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Look out Penn baseball, there’s a new sheriff in town. Or eight of them, to be exact.

With the Quakers returning just three seniors, a lot of attention has been placed on the team’s youth. Leading the new wave for the Red and Blue is a group of eight freshmen who are already making an impact for Penn.

The Quakers’ eight new players are providing the team with a new personality, as the first-year group has made it its mission to bring a different energy to the diamond, with this past weekend serving as a prime example.

“In high school, when you play two games in one day, you are kind of goofing off with your friends,” second baseman Mike Vilardo said. “Some of the upperclassmen may say that we goof off a little bit, but we just try to keep things fresh and make it fun. We want to make it a fun year.”

To go with a jovial attitude, Vilardo has brought consistent hitting to the Quakers, as he currently has a .286 batting average while being one of only four hitters that have played in all 14 games so far this year.

“I was really blessed to come into a position that was more vacant than other spots,” Vilardo said. “And I have just tried to seize the most out of my opportunity.”

And while the freshmen are lively on the field, the seniors are keeping their new teammates focused on playing the game.

“I think they are a group that we look up to due to the age difference,” freshman infielder Marshall Harden said.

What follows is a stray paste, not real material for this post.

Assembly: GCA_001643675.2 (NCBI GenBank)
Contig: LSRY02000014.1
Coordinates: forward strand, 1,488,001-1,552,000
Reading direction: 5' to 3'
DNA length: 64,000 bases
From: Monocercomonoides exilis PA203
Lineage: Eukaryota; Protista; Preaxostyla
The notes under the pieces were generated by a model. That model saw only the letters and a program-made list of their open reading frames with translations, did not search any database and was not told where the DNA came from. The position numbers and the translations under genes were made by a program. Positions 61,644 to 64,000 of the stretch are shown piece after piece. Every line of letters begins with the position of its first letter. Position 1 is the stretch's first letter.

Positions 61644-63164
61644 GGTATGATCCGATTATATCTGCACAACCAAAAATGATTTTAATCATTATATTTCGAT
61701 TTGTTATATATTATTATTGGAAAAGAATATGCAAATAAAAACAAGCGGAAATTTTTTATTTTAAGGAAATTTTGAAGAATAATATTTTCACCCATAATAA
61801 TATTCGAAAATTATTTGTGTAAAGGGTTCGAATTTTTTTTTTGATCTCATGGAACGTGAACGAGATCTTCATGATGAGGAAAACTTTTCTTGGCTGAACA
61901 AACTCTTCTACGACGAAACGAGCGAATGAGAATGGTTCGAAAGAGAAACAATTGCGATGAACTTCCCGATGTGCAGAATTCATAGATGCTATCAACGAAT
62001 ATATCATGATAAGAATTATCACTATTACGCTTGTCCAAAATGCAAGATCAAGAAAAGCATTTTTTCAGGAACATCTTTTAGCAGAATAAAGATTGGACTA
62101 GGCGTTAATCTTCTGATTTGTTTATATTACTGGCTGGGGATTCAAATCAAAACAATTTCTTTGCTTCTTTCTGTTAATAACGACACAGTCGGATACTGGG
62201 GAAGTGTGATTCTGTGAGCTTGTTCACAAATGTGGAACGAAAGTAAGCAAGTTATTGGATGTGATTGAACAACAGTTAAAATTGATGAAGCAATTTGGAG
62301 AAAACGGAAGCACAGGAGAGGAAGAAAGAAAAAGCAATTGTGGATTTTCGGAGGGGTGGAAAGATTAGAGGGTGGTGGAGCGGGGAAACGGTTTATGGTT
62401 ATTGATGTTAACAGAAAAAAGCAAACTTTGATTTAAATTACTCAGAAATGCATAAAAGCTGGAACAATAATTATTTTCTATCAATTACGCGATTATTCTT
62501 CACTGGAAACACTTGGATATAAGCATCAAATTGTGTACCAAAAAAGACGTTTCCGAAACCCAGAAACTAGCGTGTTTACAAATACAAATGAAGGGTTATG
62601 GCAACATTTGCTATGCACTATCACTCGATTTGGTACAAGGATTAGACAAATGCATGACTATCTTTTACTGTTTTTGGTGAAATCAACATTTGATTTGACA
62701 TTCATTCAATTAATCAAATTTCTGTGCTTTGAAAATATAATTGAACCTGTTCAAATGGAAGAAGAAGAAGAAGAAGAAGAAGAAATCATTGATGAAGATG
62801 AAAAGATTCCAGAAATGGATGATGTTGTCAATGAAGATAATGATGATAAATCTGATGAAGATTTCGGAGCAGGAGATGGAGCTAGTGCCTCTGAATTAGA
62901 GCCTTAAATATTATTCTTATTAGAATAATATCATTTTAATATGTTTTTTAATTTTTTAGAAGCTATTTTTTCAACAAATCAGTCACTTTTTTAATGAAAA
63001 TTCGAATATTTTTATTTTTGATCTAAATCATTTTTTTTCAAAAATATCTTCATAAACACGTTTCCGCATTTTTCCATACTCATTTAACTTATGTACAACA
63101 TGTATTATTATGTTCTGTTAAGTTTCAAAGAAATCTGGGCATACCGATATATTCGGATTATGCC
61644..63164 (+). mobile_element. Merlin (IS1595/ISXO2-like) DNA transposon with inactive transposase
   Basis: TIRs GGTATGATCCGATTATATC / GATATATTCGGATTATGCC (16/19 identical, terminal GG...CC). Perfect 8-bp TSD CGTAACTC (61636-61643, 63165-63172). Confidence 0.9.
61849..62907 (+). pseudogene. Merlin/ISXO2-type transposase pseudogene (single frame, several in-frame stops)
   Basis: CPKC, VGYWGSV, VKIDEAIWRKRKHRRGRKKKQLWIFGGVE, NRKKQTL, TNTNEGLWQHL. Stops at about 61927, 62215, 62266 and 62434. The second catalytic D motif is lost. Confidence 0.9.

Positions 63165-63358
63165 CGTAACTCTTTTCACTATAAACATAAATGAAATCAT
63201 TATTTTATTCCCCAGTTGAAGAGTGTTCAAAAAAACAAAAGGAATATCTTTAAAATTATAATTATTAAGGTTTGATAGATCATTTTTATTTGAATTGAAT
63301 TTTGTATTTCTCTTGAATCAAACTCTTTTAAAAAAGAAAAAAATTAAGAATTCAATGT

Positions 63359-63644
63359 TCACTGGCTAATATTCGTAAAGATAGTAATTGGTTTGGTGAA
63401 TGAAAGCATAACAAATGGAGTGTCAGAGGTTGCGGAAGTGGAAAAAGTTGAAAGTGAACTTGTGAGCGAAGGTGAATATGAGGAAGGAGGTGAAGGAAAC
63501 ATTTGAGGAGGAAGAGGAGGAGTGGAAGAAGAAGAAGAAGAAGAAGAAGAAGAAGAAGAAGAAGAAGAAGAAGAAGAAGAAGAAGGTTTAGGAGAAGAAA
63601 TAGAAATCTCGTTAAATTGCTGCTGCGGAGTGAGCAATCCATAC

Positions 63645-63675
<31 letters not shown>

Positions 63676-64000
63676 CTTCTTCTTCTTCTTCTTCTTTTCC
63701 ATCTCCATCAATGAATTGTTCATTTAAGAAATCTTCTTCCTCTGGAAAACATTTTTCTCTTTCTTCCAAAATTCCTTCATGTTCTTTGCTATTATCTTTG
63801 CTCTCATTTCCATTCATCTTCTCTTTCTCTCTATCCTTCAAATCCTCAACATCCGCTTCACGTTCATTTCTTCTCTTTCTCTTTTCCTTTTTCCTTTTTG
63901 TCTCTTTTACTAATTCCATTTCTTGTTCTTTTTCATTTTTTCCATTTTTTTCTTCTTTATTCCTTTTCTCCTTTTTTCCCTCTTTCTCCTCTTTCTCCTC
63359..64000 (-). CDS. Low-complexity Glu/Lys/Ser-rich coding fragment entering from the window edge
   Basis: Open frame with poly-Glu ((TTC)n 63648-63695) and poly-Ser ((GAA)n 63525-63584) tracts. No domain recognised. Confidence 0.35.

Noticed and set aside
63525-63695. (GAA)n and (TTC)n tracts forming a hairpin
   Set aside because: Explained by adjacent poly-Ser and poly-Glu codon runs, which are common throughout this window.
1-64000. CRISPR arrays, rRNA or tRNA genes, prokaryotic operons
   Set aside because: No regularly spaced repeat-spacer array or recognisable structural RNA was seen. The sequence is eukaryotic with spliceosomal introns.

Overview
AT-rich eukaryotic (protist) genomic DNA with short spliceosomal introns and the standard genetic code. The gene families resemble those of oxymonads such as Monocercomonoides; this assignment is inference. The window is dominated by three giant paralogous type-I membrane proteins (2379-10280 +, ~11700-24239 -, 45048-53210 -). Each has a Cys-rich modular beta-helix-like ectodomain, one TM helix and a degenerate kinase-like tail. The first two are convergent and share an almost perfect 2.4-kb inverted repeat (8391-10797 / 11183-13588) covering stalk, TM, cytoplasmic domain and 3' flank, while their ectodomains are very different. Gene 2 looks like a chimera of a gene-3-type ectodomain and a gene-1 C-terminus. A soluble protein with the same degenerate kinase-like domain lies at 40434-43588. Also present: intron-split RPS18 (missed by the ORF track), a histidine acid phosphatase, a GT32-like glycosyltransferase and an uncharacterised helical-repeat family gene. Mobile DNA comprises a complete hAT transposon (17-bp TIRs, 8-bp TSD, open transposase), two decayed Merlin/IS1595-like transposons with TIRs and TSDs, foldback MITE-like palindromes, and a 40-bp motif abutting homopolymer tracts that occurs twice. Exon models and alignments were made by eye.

“For the upperclassmen, it’s their last hurrah,” Vilardo said. “They know a lot of them won’t be able to play after college so they are taking these last few years very seriously.”

While some of the players already have specific roles on the team, the newcomers are still finding their niches and looking for different ways to contribute.

“Not many players on this team have really sat the bench,” Harden said. “When you get to the next level, you realize what role you have to play and what you have to do to work your way into the lineup.”

On this year’s team, the sophomore and junior class make up the starting rotation. But the freshman pitchers are still finding ways to contribute.

Mitch Holtz, nicknamed “The Animal” by Vilardo, has been a key setup man for the Red and Blue, as he is tied for second on the team in appearances while having also thrown the most innings of any pitcher in the bullpen.

As the underclassmen play more games as the season progresses, they are becoming more and more confident in how their abilities stack up within the team.

And Penn’s rookies are trying to bring this newfound confidence to the park on a regular basis.

“Baseball is one of the most mental sports,” Vilardo said. “If you are not confident, you are not going to be successful out there.

“So the older players helped show us the ropes in the fall. But now that we are in the spring, we need to know that not only are we good enough to play, but we are as good as any other player on the team.”


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